US hasn't picked Philippine bases, envoy says
MANILA, Philippines – The US ambassador on Tuesday, June 17, denied reports that his country has picked Philippine bases it wants to use under a new military deal between the Philippines and the US.
“We haven't agreed to anything,” US Ambassador to the Philippines Philip Goldberg said in an interview with Rappler's Maria Ressa.
Goldberg responded to a question from social media on whether the US “has identified Philippine bases it wants to use” under the controversial Enhanced Defense Cooperation Agreement (EDCA).
Earlier, Armed Forces of the Philippines (AFP) chief of staff General Emmanuel Bautista listed 3 military bases that will be offered to US troops:
A naval detachment in Palawan's Oyster Bay, which faces the West Philippine Sea (South China Sea);
The Naval Education and Training Command in San Antonio, Zambales, which also faces the West Philippine Sea; and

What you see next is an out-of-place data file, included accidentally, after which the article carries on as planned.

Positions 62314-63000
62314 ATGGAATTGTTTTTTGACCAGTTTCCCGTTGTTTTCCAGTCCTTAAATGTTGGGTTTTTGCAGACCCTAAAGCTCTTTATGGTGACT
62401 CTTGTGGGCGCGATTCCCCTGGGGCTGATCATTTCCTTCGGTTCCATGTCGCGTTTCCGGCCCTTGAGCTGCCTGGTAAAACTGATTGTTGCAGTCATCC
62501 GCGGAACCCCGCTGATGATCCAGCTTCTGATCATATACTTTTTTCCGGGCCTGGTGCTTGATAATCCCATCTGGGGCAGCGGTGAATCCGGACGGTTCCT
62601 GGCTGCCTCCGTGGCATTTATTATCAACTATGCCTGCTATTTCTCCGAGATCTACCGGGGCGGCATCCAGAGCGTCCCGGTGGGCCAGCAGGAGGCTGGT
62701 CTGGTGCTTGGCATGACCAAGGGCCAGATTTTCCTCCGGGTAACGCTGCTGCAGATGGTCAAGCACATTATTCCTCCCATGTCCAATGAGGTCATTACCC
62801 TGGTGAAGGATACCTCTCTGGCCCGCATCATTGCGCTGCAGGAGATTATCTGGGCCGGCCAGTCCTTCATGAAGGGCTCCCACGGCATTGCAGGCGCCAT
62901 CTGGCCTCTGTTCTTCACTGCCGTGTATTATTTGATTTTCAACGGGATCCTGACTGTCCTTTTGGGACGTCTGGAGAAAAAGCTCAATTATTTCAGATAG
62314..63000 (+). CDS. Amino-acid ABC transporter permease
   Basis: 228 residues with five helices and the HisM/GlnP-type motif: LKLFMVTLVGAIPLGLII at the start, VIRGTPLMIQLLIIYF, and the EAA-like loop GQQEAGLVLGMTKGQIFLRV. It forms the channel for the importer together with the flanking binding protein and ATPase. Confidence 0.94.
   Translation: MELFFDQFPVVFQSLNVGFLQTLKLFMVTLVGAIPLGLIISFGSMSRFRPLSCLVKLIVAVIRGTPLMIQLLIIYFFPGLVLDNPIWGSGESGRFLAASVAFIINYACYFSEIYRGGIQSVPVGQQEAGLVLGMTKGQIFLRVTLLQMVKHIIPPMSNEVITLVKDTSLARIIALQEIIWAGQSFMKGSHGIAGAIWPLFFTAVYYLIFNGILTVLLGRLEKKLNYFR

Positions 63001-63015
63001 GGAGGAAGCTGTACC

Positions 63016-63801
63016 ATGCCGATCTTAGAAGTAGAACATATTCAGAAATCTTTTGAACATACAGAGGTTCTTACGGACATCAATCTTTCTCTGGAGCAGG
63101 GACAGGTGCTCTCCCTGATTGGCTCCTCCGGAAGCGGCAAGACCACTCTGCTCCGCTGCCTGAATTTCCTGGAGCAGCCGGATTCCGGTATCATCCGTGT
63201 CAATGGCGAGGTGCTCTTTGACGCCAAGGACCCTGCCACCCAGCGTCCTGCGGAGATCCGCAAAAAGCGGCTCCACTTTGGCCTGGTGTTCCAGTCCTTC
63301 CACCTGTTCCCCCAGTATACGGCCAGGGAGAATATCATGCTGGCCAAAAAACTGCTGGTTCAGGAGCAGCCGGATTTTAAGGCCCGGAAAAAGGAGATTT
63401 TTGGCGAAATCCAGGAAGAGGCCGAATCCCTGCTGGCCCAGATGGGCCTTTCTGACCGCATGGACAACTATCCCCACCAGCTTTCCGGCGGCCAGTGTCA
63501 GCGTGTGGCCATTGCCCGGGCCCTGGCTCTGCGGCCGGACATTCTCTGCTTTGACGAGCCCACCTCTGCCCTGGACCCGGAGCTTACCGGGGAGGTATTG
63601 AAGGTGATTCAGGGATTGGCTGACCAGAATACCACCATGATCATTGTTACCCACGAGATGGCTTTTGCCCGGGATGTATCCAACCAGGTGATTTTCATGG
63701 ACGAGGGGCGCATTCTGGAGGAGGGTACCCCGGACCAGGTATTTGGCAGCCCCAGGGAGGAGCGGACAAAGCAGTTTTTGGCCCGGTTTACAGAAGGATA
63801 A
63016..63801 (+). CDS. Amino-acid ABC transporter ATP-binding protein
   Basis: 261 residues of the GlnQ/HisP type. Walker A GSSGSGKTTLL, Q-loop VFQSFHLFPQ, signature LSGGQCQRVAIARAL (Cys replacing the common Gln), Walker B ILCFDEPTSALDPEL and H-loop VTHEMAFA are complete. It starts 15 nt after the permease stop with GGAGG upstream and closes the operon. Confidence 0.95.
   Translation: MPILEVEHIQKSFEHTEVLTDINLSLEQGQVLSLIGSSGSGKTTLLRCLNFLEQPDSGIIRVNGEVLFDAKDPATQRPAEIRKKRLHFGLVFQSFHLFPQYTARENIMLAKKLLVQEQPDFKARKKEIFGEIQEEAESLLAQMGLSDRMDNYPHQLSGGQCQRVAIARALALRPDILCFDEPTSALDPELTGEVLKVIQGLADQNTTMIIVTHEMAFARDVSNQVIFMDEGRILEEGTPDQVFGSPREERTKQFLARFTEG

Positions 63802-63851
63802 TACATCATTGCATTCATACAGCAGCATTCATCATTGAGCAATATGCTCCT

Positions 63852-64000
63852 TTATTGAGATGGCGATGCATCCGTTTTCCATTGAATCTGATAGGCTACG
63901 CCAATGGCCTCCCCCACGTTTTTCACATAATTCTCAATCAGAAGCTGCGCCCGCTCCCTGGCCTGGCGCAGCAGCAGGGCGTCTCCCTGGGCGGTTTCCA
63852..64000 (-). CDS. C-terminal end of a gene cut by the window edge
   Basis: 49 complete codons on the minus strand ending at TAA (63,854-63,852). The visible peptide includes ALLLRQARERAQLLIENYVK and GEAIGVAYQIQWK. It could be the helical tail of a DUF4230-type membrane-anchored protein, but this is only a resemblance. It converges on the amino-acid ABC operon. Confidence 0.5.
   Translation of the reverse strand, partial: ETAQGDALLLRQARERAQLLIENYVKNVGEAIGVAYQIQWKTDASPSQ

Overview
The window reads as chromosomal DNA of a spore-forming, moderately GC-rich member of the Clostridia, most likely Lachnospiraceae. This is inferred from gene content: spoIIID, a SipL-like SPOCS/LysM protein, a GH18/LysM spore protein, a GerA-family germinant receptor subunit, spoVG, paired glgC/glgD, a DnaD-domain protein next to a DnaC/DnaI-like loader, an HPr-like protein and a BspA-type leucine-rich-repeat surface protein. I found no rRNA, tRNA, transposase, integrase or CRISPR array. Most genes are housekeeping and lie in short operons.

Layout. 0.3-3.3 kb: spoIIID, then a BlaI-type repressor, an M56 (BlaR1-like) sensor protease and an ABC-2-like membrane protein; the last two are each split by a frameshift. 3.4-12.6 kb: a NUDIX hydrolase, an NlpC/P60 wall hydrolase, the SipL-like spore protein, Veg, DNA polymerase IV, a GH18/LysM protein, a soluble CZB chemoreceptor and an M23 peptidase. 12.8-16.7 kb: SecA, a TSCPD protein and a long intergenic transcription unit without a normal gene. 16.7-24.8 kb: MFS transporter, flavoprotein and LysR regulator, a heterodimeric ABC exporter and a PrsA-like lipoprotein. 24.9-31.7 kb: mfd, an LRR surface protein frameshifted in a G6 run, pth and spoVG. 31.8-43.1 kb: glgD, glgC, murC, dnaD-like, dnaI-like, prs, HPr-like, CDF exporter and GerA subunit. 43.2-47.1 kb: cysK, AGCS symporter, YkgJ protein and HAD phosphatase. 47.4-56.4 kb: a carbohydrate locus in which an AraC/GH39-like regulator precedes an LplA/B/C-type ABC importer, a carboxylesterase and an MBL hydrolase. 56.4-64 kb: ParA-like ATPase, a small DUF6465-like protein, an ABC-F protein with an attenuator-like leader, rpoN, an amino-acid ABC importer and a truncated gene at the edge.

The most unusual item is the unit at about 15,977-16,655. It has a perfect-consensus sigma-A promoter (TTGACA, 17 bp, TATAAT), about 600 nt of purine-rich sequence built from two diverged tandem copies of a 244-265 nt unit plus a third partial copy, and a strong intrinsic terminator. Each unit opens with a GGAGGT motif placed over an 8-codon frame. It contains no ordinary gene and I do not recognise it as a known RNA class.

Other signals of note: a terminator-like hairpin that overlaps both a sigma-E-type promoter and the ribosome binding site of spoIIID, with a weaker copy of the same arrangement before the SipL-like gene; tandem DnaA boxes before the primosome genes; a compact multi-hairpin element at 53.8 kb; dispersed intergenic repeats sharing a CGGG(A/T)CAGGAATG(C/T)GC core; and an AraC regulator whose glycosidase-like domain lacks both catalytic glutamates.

Fort Magsaysay in Nueva Ecija
Goldberg said: “What people need to remember is that the next stage in EDCA is going to be a discussion between the two sides that will reach a mutual agreement about where these locations should be, and how many people should be there, and that the Philippines will have a say, but so will the United States. And it has to be mutually agreed.”
For 'renewing alliances'
Signed on April 28, 2013, the EDCA expands US access to Philippine military facilities. (READ: DOCUMENT: Enhanced Defense Cooperation Agreement)
It also contains provisions meant to modernize the AFP, strengthen its external defense, ensure maritime security, increase maritime domain awareness, and expedite humanitarian assistance and disaster response. (READ: PH primer on military pact with US)
Goldberg noted that the EDCA “is designed to do two things” – to build a “minimum credible defense” for the Philippines, and to promote the US rebalance to Asia, which means it will be “more present.”
“I think the other way you can look at EDCA is not just in the capacity building, not just in the rebalance that the United States is present, but in the rebalance in the sense that we're renewing our alliances in the region – Japan, Korea, the Philippines, Australia. So all of that argues for a closer relationship,” the ambassador said.
Despite the supposed benefits of EDCA for the Philippines, however, the deal has been challenged before the Supreme Court.
Critics denounce the deal as unconstitutional and “one-sided.” – Rappler.com